Anand Laxmi is working as principal scientist in the field of dairy animal reproduction. She joined National dairy Research Institute since 1993 as scientist and have twenty research publications in national and international journals and has authored several popular articles and technical books in Hindi Language. She is also a member of SAPI and ISSRF scientific bodies. Besides working on ruminant’s productivity, by different means, and have also worked on fibroblast cell culture and on transfection and expression of IFN-tau gene under externally funded project by Department of Biotechnology where they had developed an indigenous estrus synchronization technique which was applied at field level in collaboration with Dairy extension division, NDRI.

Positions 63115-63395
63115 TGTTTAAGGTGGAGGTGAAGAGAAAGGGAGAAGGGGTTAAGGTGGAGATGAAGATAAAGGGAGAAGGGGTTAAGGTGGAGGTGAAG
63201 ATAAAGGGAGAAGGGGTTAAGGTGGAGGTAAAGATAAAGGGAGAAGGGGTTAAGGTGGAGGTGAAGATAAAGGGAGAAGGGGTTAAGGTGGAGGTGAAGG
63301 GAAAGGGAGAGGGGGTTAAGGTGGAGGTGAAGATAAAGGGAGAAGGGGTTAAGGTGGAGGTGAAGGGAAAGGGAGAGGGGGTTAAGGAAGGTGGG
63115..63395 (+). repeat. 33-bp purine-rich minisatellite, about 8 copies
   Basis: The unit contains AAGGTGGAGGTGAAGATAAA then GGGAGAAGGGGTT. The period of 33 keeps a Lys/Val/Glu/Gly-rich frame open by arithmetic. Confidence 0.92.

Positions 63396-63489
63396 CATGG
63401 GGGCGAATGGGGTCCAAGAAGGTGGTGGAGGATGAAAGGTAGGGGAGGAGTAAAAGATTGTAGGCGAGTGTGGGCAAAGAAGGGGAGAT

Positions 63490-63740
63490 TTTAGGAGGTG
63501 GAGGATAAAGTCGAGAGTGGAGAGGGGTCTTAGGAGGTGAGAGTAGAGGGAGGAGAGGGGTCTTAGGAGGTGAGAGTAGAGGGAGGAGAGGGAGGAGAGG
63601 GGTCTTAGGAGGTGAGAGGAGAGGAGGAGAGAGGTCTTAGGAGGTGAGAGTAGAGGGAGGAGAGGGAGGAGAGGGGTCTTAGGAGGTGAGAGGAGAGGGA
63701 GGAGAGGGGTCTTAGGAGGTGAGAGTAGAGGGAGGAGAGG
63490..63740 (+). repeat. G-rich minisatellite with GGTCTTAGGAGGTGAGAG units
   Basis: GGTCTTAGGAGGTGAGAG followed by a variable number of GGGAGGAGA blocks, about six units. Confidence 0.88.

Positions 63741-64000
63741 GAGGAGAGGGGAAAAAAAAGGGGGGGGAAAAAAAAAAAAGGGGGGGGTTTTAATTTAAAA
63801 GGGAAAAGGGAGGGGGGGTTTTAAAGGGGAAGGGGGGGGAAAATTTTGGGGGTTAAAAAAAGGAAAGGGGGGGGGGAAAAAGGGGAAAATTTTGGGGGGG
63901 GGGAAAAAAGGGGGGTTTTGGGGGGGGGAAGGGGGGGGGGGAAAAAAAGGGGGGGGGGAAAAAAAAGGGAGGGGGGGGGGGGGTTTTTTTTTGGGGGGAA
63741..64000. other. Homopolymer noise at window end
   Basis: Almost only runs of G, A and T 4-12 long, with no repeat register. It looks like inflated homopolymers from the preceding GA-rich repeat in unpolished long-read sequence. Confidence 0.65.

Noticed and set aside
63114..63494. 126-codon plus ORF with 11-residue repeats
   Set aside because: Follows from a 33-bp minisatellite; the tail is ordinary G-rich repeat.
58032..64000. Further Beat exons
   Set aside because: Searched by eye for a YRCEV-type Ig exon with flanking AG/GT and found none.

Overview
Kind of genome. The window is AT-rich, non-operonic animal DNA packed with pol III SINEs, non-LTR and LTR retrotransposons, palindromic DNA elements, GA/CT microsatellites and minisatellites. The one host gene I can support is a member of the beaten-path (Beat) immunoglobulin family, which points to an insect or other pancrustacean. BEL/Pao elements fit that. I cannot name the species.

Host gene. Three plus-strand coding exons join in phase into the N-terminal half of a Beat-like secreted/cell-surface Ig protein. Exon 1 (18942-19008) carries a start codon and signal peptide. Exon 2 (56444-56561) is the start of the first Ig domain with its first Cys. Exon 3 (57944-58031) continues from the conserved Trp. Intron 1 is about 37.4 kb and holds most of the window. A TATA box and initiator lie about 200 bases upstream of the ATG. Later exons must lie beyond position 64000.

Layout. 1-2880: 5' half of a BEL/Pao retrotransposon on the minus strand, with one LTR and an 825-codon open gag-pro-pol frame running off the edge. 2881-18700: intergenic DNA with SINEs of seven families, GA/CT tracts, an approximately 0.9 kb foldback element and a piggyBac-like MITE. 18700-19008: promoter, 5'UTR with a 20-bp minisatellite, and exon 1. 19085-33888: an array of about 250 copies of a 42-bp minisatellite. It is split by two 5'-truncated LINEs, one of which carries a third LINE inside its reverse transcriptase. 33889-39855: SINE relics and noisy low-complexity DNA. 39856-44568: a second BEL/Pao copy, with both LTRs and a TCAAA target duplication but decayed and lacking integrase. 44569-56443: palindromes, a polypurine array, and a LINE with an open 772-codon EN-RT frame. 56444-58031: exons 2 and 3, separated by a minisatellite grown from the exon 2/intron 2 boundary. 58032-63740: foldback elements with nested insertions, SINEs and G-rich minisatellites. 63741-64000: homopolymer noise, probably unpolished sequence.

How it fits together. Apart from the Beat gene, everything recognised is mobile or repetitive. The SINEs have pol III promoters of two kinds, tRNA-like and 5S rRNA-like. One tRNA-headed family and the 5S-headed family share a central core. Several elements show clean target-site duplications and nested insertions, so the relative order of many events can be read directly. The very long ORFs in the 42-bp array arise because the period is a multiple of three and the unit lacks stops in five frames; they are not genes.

The onset of puberty has been shown to be a complexinteraction between sex steroids and insulin-like growth factor I(IGF-I) in humans, sheep and in cattle. Aim of the present study was to find the relationship between plasma IGF I, Haptoglobin with body weight and age at puberty in male Murrah buffaloes. To evaluate the effect of supplementation of fermented yeast culture ((Saccharomyces cerevisiae ) to low body weight calves , for improvement in body weight of low body weight calves and in advancing the age of puberty through plasma parameters.The proposed research work was carried at National Dairy Research Institute, Karnal HARYANA, INDIA. In the present study twelve male Murrah calves with low body weight (110 ±10 Kg), at ten months of age were selected. The concentration of plasma IGF I and Haptoglobin were estimated. Weekly blood samples were collected and monthly body weights were recorded. The male calves were divided equally in to two groups. The experiment was conducted till they attained fourteen months of age. In one group calves were supplemented with commercial fermented yeast culture (Saccharomyces cerevisiae) at 12g/animal/day along with the concentrate. They were provided with wheat straw based diet and concentrate in the ratio 1:1 at 3kg/100kg B W. Similarly fermented yeast culture was supplemented at 24g/animal/day from fourteenth month till they attained puberty. Calves or bulls which did not receive supplementation of yeast culture served as control. The age of the bulls was recorded on attaining puberty. Blood plasma was separated. Plasma IGF I Haptoglobin and Testosterone were measured by Enzyme immuno assay (EIA). Dry matter intake and feed conversion efficiency were also estimated, based on feed intake and feed refusal per day. On supplementation of yeast culture for four successive months the concentration of plasma IGF I, was significantly more (P<0.05) in the supplemented group where as concentration of plasma Haptoglobin was not significantly different between the groups. The average daily gain in the body weight of animals (≥700g /day) was observed in supplemented group whereas in non supplemented group the average daily gain was observed to be at ≤500g/day. The estimated DMI /Head/day or DMI/Head/Day/100kgBW was not significantly different between the groups. The feed conversion efficiency was observed to be significantly greater (P<0.05) for the supplemented group. After fourteen months of age the average daily gain in the body weight of animals was ≥400g/day whereas in the non supplemented group it was ≤500g/day. The plasma IGF I and testosterone concentration was also significantly more in the supplemented group (P<0.05) throughout the course of the study. After fourteen months of age a positive relationship was observed between the two. Highest concentration of testosterone was observed during peripubertal period with in a group and age related increase in IGF I concentration was observed with in a group , but concentration was always greater in the supplemented group. Three out of six bulls attained puberty at the age of 22 ± 2 months and two attained puberty at the age of 24 ± 2 months. In the control group none of the bulls attained puberty till 28 months of age. This is an non invasive biotechnological tool which can be imparted for increasing the productive performance of male Murrah buffaloes.